Author Highlight: Shifa Saltagi Safadi

Shifa Saltagi Safadi is a woman who wears many hats! She’s a middle-school language arts teacher, book reviewer, and writer. The Syrian-American mother of four has had three books published with Ruqaya’s Bookshelf:

  • Spell it Like Samar—This was Shifa’s first book and the most personal because it was inspired by her own life. Like Samar, Shifa immigrated to the USA as a little girl, and she worried about fitting in and whether her English was good enough. She says that in this story, “I tried to have the reader be inspired that with persistence and hard work, you can be better. And that’s the story behind Spell it Like Samar. She works hard to enter the spelling bee and prove that she can do what she puts her mind to.”
  • Heaven is at Mama’s Feet—Shifa wrote this story to explore both the unmatched love of mothers for their children and the struggles of siblings competing for that love. In the story, Ibrahim is jealous of his new brother, who has snatched away all his mother’s attention. When Ibrahim hears that mothers have heaven at their feet, he tries to copy her in order to “be special again.” However, Shifa says, he soon figures out that “no matter what you do, you can’t get into that love and emotion with the mother that she gives unconditionally.”
  • Pepperoni, Pitches, and Other Problems—This story was also inspired by Shifa’s childhood. “We moved around a lot when I was little,” she says, “and every time we moved to a new school, like Amina does to her new school, I would miss my old friends, and then I’d have to make new ones, and then I’d feel like I didn’t fit in again.” Shifa remembers what it was like being picked last for the team, trying to fit in with the popular girls, and making mistakes and assumptions about new friends. She describes Amina as a “character who fumbles her way to figuring of what true friendship is.”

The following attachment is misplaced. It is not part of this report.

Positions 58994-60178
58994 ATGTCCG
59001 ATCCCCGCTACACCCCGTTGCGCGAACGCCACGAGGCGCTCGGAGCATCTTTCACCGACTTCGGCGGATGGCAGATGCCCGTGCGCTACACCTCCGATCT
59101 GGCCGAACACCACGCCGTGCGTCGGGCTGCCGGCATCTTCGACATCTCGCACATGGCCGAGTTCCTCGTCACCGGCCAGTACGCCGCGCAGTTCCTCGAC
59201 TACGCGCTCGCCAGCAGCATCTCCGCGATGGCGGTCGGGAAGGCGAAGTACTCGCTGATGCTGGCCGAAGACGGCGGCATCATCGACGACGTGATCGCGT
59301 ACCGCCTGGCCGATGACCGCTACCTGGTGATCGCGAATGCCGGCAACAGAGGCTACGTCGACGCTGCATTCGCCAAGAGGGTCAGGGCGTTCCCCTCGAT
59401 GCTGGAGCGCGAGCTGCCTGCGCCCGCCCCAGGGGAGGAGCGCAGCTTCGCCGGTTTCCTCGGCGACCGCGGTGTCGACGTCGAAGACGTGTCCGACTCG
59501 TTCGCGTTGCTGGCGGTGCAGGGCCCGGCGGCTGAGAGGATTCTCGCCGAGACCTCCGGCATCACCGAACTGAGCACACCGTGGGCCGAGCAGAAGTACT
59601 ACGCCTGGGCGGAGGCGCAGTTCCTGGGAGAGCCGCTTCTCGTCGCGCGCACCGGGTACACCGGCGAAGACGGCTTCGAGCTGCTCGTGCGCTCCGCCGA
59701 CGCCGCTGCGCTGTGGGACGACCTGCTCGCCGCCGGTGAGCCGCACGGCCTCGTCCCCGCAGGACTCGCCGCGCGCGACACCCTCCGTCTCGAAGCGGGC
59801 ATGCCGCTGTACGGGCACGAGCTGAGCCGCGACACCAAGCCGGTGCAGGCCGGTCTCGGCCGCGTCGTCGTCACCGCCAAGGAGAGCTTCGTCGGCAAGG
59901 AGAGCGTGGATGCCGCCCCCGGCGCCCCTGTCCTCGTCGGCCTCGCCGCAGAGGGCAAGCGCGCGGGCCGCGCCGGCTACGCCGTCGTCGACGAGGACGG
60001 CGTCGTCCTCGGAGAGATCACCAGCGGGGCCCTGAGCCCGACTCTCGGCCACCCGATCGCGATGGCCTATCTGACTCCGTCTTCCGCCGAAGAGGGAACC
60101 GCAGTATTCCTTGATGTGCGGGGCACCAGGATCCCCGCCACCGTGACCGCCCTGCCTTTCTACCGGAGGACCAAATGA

Despite the variety in her stories, Shifa says the common thread is “heart, humour, and a whole lot of love.” She writes stories about kids who make mistakes and learn from them, and stories that give Muslim kids “a huge warm hug of love and identity and confidence in their Islam.” She wants Muslim kids to be proud of their Islam, their language, their heritage, their skin, “and their every bit of being.”

Shifa hopes to continue both writing and reviewing books. “I hope people continue to enjoy Muslim books and support Muslim authors because our kids just need so much more.”

In both her roles as book reviewer and writer, this publishing company holds a special place in her heart: “I just love Ruqaya’s Bookshelf because I can always count on [its] books for quality.”

Check out our collection here!

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